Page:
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A vegetation control on seasonal variations in global atmospheric mercury concentration

Type of publication Peer-reviewed
Publikationsform Original article (peer-reviewed)
Author Jiskra Martin, Sonke Jeroen, Obrist Daniel, Bieser Johannes, Ebinghaus Johannes, Myhre Cathrine, Pfaffhuber Katrine, Wängberg Ingvar, Kyllönen Katriina, Worthy Doug, Martin Lynwill, Labuschagne Casper, Mkololo Thumeka, Ramonet Michel, Magand Olivier, Dommergue Aurélien,
Project Seasonal impact of vegetation on atmospheric elemental mercury dry deposition
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Original article (peer-reviewed)

Journal Nature Geoscience
Page(s) 244 - 250
Title of proceedings Nature Geoscience
DOI 10.1038/s41561-018-0078-8

Open Access

Type of Open Access Repository (Green Open Access)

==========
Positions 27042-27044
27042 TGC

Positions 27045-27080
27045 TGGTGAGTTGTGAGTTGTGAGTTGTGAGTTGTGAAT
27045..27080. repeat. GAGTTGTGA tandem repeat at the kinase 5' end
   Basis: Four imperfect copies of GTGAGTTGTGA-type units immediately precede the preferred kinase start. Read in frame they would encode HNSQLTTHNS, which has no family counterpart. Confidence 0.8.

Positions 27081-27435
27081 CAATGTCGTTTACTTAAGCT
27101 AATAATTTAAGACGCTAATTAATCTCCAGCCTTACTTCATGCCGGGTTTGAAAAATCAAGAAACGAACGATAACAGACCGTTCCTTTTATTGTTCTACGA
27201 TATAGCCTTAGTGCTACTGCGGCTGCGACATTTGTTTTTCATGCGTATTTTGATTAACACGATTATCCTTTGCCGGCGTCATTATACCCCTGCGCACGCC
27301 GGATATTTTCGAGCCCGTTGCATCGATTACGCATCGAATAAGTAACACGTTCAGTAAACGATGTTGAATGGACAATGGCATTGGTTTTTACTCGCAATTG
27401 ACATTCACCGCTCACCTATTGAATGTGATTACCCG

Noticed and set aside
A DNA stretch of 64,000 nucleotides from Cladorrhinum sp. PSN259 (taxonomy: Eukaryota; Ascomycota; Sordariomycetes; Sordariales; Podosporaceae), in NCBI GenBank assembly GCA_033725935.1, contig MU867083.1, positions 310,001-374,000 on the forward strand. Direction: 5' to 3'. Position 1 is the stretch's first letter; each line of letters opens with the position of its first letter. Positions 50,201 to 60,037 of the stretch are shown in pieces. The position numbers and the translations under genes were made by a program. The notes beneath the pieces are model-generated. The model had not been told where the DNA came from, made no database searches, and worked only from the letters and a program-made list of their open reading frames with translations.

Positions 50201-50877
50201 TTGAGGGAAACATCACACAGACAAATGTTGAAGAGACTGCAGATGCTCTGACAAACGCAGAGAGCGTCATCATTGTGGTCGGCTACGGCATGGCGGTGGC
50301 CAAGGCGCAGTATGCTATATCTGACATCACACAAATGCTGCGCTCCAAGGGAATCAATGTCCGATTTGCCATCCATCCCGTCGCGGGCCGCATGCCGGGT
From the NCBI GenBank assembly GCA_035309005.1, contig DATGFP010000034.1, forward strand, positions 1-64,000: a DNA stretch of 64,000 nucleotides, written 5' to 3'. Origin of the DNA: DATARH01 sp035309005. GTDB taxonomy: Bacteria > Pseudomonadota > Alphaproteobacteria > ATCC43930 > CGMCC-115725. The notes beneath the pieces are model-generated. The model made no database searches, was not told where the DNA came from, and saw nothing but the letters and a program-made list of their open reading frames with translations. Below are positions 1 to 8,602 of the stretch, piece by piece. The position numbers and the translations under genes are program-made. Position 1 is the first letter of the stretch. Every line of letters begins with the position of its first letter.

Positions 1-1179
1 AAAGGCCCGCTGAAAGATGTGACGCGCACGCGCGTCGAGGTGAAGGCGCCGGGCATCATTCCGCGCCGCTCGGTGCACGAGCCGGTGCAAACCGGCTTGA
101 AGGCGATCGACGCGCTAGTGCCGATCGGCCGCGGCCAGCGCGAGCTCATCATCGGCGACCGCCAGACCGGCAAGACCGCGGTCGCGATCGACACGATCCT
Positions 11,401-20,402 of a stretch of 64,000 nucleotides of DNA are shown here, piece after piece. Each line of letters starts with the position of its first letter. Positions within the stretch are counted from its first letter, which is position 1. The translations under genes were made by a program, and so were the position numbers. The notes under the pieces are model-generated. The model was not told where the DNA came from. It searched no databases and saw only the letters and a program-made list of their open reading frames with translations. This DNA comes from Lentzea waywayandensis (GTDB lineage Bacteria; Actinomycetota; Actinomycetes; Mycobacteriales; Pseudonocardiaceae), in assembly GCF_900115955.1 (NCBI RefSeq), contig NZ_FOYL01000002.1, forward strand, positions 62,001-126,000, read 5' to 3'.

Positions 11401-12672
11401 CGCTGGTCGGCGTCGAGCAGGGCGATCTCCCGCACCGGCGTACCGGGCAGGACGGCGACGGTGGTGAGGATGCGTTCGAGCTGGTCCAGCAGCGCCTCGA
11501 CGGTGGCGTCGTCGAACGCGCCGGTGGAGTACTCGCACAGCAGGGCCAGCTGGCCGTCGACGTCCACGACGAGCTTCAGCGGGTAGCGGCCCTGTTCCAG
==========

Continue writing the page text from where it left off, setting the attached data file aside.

Anthropogenic mercury emissions are transported through the atmosphere as gaseous elemental mercury (Hg(0)) before they are deposited to Earth’s surface. Strong seasonality in atmospheric Hg(0) concentrations in the Northern Hemisphere has been explained by two factors: anthropogenic Hg(0) emissions are thought to peak in winter due to higher energy consump- tion, and atmospheric oxidation rates of Hg(0) are faster in summer. Oxidation-driven Hg(0) seasonality should be equally pronounced in the Southern Hemisphere, which is inconsistent with observations of constant year-round Hg(0) levels. Here, we assess the role of Hg(0) uptake by vegetation as an alternative mechanism for driving Hg(0) seasonality. We find that at terrestrial sites in the Northern Hemisphere, Hg(0) co-varies with CO2, which is known to exhibit a minimum in summer when CO2 is assimilated by vegetation. The amplitude of seasonal oscillations in the atmospheric Hg(0) concentration increases with latitude and is larger at inland terrestrial sites than coastal sites. Using satellite data, we find that the photosynthetic activity of vegetation correlates with Hg(0) levels at individual sites and across continents. We suggest that terrestrial vegetation acts as a global Hg(0) pump, which can contribute to seasonal variations of atmospheric Hg(0), and that decreasing Hg(0) levels in the Northern Hemisphere over the past 20 years can be partly attributed to increased terrestrial net primary production.